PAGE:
Incident power density: correctly measuring panel performance
In our previous introduction article about Ohm’s Law, the importance of knowing the source resistance Rs to measure the degree of a module’s miserliness was explained. It is one of the two important variables which control how much maximum power the panel will transfer to a load.
In continuation of Ohm’s Law and miserly solar modules, in this article we explore the core importance of heavenly impact factors on a module’s miserliness and how to measure the related performance parameters.
The importance of load resistance
Basically, from an engineering perspective we are not so much talking about what a PV module will offer, but what it will give. It also determines how much resistance such a lucky load should represent in order to obtain maximum power from the module.
That is because of a very popular theorem in electrical engineering: the so-called maximum power transfer theorem.
This theorem basically states that in order to get the maximum power out of a source, the resistance of the load must be identical to the internal source resistance.
Incident power densitiy – heavenly intervention
Apart from the source resistance, the second controlling parameter is the open circuit voltage (Voc). This is the terminal voltage of the module when no current is being drawn from it.
It is important to remember that these two parameters Rs and Voc are variables that depend not only on the module technology and construction but also on the ambient light level, angle, tilt and the orientation of the module with respect to the sun.
Hence, each is valid only for a specified incident power density.
Why should the module output properties like Voc and Rs depend on the incident power density? That is because the module virtually only provides an ‘arena’ for the sunlight photons to play.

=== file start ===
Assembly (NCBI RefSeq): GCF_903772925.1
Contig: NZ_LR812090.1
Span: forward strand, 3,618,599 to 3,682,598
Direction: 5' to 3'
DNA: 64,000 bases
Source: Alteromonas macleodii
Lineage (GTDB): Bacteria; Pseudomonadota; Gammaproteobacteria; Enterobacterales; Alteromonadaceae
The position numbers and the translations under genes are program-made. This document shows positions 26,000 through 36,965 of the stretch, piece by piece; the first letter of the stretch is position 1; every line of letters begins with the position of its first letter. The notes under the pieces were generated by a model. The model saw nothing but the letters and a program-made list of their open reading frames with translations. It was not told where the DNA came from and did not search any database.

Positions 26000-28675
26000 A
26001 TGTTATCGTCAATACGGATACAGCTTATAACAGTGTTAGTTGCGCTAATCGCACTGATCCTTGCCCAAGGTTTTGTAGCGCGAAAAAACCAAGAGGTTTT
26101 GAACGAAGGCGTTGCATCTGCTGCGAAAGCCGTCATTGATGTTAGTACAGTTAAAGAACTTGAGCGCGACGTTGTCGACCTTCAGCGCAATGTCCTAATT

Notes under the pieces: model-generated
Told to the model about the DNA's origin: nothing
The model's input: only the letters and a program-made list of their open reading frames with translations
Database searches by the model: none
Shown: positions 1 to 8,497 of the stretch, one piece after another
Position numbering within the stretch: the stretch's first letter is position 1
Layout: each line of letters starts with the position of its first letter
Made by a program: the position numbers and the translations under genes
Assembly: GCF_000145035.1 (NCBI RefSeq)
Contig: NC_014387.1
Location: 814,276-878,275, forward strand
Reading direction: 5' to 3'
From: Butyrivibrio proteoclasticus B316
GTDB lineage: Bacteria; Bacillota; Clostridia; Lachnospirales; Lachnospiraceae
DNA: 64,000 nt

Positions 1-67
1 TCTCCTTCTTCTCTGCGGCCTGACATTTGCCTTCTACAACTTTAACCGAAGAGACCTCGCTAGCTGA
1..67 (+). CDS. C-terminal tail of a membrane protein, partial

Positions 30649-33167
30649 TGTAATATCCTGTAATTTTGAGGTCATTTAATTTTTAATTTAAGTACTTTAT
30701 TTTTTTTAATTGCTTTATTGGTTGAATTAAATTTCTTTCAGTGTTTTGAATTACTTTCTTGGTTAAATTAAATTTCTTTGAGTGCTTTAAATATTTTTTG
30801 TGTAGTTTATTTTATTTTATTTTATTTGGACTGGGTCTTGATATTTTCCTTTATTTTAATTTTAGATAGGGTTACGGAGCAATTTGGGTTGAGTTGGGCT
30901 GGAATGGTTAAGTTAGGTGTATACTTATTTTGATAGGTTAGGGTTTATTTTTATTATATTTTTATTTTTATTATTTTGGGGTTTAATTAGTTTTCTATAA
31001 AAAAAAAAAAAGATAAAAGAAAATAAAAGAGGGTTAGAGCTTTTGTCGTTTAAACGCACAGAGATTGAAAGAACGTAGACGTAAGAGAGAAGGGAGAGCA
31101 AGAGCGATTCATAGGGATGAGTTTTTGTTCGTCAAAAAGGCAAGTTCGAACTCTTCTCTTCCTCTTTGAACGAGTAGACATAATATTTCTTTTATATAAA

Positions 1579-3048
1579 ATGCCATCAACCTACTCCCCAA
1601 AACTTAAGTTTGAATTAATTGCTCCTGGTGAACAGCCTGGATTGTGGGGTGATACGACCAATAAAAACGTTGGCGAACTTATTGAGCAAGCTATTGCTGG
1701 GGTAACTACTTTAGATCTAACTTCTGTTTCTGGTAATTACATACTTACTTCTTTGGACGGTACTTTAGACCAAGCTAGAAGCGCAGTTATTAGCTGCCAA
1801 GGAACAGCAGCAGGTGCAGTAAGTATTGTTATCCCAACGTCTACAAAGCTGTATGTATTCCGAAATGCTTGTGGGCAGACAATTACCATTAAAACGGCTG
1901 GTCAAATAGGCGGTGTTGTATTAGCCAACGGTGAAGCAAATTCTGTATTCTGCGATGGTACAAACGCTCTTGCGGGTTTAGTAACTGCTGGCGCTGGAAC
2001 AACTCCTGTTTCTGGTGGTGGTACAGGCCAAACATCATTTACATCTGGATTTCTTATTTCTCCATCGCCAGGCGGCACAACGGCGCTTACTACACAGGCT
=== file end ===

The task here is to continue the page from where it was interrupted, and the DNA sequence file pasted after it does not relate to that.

Photons of the correct energy create electron-hole pairs from the silicon atoms in the panel. Electrons are minority carriers in the p-region. Some of these manage to escape recombination and breach the junction. The field in the deletion region pushes the electrons to the n-side where they are the majority carriers.
Similarly, some holes from the n-region are pushed across to p-region. This charge accumulation creates a potential difference across the terminals.
That is why it is not the module’s raw technical specifications alone that determine its performance properties. Module properties are strongly controlled by the density of solar power incident on the module’s area.
This is not the only mode of seemingly ‘heavenly intervention’. Even minor shading of a cell in the module also changes these parameters and strongly affects the performance of the cell string and as such the whole module.
Measuring Voc and Rs
So how do we measure Voc and Rs, these two core parameters of solar modules (and of course other electrical systems, small and large)?
Measuring Voc is simple. All you need is a voltmeter. Unless you want to measure it under a specific set of conditions, simply position the module to face the sun and connect the voltmeter across the terminals of the module taking due note of the polarity. The voltage read on the meter is the open circuit voltage Voc of the panel under the prevalent conditions.
Of course you know that while measuring, you should of course not block the sun from the module. Theoretically, even your presence close to the ray path can affect the result due to scattering from the clothes you wear.
Evaluating Rs is trickier. Theoretically, Rs and Isc could be measured by short circuiting the panel terminals through an ammeter (of course, with a low internal resistance).
However, a short circuit condition must be avoided unless prior knowledge is available about it being a safe condition. In the case of solar modules, luckily, short circuiting the module output will normally not damage it. But in case of most circuits, short circuiting the output can have tragic results.
The other alternative is to apply a variable load resistance, and note when the voltage reduces to half of the open circuit value. At this moment, the load resistance and the source resistance are sharing the total open circuit voltage equally. Hence, your load resistance is equal to the source resistance.
Needless to say, both Voc and Rs must be measured under the same lighting conditions. For this reason, formal testing on commercial level is done in specialized labs which can produce standard illumination conditions, and have sophisticated measurement equipment.